How can I find studs behind my 94-year-old plaster walls??


Three different handymen have told me that their studfinders don't work on my walls. How else can I make sure I'm hanging shelves securely?

  10 answers
  • Dee Dee on Sep 19, 2021

    Prior to the 1950s, most walls were built using a combination of vertical studs, horizontal wooden beams called laths and plaster seams. Because standard stud finders detect a change in density inside the wall, they don't work on lath and plaster – the density inside these walls is not constant enough. If you have just moved into an older home and your stud finder isn't doing its job, invest in a metal scanner instead. Rather than sensing solidity, it locates the nails that fasten the laths to the studs.

    1. Locate an electrical outlet on the wall. Typically, electrical outlets are attached to studs, so they mark a good place to begin scanning.
    2. Calibrate the metal scanner according to the manufacturer's instructions. Slowly move it from left to right across the area above the outlet. Mark the spot on the wall where the scanner lights up,.Continue moving the scanner a few inches farther to the right, then reverse your direction and move it from right to left over the same strip of wall. Mark the first place the scanner lights up in the new direction. It should be close to but not on top of your previous mark. Split the difference between the two marks to find the center of the nail and therefore, most likely, the center of the stud.
    3. Lower the sensitivity on the scanner slightly. Beginning at the nail, move the scanner straight up the wall. If it registers metal at intervals, it is finding a series of nails and you have found a stud. If it registers metal constantly, you have found a pipe inside the wall; in that case, sweep the scanner over a wider expanse of wall to find another spot where it registers metal. Repeat the process there.
    4. Measure 16 inches horizontally from the first stud you find to locate the neighboring stud – most buildings are constructed with a stud every 16 inches. Scan that area to find nails and the exact location of the next stud.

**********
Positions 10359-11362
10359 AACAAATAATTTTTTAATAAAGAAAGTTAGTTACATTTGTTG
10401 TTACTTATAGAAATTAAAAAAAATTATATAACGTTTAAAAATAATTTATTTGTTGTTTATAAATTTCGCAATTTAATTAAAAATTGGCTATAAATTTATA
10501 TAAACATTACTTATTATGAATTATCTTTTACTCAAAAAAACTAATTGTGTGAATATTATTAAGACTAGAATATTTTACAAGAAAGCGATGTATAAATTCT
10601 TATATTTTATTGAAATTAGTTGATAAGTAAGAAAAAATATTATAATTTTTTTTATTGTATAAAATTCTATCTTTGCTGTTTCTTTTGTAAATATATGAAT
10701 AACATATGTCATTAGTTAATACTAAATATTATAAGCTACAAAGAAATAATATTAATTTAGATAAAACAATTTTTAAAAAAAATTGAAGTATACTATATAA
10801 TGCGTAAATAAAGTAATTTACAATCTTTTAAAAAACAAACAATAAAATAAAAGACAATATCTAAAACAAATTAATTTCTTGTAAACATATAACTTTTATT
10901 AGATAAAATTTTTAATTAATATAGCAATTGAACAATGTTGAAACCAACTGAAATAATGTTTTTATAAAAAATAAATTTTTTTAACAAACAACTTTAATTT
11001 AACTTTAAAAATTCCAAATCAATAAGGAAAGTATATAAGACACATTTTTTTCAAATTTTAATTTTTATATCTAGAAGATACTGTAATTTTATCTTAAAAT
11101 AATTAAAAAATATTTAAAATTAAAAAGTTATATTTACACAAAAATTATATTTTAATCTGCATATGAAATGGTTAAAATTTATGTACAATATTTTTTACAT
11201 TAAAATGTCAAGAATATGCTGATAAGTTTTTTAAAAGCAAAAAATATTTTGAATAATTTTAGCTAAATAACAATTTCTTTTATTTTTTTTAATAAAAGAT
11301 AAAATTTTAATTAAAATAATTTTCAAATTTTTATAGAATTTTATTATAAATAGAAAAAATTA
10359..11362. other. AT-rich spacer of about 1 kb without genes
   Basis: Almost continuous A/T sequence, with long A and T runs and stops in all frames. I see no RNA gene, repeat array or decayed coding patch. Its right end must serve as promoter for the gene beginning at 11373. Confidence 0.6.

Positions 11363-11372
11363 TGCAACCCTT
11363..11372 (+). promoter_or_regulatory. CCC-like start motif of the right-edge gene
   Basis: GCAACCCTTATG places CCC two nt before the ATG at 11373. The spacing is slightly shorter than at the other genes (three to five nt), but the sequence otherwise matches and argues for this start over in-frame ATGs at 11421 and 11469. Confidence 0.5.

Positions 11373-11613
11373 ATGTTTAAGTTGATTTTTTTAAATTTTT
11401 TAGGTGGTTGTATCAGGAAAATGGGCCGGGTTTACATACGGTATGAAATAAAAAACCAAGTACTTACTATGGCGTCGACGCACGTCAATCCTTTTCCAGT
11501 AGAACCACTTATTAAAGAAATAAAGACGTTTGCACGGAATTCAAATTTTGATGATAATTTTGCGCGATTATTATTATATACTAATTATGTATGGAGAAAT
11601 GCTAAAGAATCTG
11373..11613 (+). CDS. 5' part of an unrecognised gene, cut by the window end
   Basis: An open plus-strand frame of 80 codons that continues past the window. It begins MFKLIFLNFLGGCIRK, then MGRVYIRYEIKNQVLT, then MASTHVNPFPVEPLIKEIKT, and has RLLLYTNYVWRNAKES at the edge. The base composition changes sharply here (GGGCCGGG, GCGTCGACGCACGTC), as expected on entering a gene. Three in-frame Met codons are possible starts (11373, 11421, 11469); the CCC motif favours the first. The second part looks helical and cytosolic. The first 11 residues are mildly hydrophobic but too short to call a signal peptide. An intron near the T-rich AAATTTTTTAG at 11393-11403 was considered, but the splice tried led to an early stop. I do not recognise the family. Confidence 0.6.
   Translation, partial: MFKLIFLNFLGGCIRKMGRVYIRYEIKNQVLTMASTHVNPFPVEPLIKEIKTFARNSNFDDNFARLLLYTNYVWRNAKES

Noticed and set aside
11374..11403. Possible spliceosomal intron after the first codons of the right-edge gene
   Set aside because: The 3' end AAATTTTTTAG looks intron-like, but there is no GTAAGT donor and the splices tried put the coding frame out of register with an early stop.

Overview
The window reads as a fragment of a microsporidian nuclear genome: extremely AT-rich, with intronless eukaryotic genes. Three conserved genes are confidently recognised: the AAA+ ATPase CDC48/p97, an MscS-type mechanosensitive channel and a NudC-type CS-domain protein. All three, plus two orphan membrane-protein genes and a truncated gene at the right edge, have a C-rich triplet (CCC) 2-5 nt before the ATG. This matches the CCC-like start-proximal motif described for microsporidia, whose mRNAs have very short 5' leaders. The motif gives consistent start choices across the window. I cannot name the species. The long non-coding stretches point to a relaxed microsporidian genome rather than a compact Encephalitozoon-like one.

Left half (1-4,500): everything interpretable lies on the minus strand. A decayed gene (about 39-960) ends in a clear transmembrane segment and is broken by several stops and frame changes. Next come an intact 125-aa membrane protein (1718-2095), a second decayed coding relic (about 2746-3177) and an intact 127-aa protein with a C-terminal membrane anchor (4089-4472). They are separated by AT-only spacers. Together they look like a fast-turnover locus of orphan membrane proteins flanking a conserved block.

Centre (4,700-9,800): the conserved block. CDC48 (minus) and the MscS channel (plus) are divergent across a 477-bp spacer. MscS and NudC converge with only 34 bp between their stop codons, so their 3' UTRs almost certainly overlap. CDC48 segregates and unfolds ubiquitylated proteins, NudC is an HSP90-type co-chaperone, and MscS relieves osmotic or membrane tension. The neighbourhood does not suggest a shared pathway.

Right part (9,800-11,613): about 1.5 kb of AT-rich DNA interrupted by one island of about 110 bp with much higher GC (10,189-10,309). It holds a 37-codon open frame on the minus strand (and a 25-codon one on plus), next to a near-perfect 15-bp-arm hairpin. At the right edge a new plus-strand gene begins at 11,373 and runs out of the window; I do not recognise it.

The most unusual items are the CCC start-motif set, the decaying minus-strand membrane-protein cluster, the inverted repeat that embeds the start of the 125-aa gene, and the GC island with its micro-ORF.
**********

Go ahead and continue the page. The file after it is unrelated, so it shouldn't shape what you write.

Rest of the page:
• William William on Sep 19, 2021

    A strong magnet will work. Find an outlet and remove the cover. Don't touch anything inside. Use a flashlight and see how it's attached. Usually they are screwed or nailed on the side to a stud. Then you can measure 16" from where it's attached to the next stud in the wall.

  • Kathy Gunter Law Kathy Gunter Law on Sep 19, 2021

    You could switch methods and use command hooks or toggle bolts that don’t require studs. You probably have lathe behind it which is mostly wood but not very sturdy in many cases.

  • Mogie Mogie on Sep 19, 2021

    Use plaster anchors made of metal like a molly bolt or a toggle bolt. Be sure to use one that’s long enough to get behind the plaster and lath. When drilling into plaster, you’ll need to use a masonry bit.

  • Vimarhonor Vimarhonor on Sep 19, 2021

    Hello. Here’s a link they could offer some insight I hope this helps.

  • Betsy Betsy on Sep 19, 2021

    Hi Teri: You can try knocking on the wall with your knuckle. When you get to a stud, the sound will be different than when you are on a hollow area. What I have done, in my mom's house which is about 100 years old, is to remove the molding on the floor and try the knocking thing. When I come to an area where I think a stud is, I pound a finishing nail near the floor, about 1/4 inch up, until I find a stud, then, using another nail, finding the other side of that stud. I only pounded them about 1/2 way in. Back in the day they weren't all that careful about the 16" rule, so I went along the floor knocking and looking for studs this way. Some were 16", some 15" some 17" apart. Depended on the day, I guess :) I left the nails in place until I finished what I was doing and then removed them. The molding covered up the nail holes.

    Good luck

  • Simple Nature Decor Simple Nature Decor on Sep 20, 2021

    Stud finder

  • That's tricky and frustrating for sure. The above folks have good tips. Do note that studs are usually 16" on center, meaning from the center of one stud to the next, so if you find one edge, measure 1 1/2" and mark that spot for your stud thickness.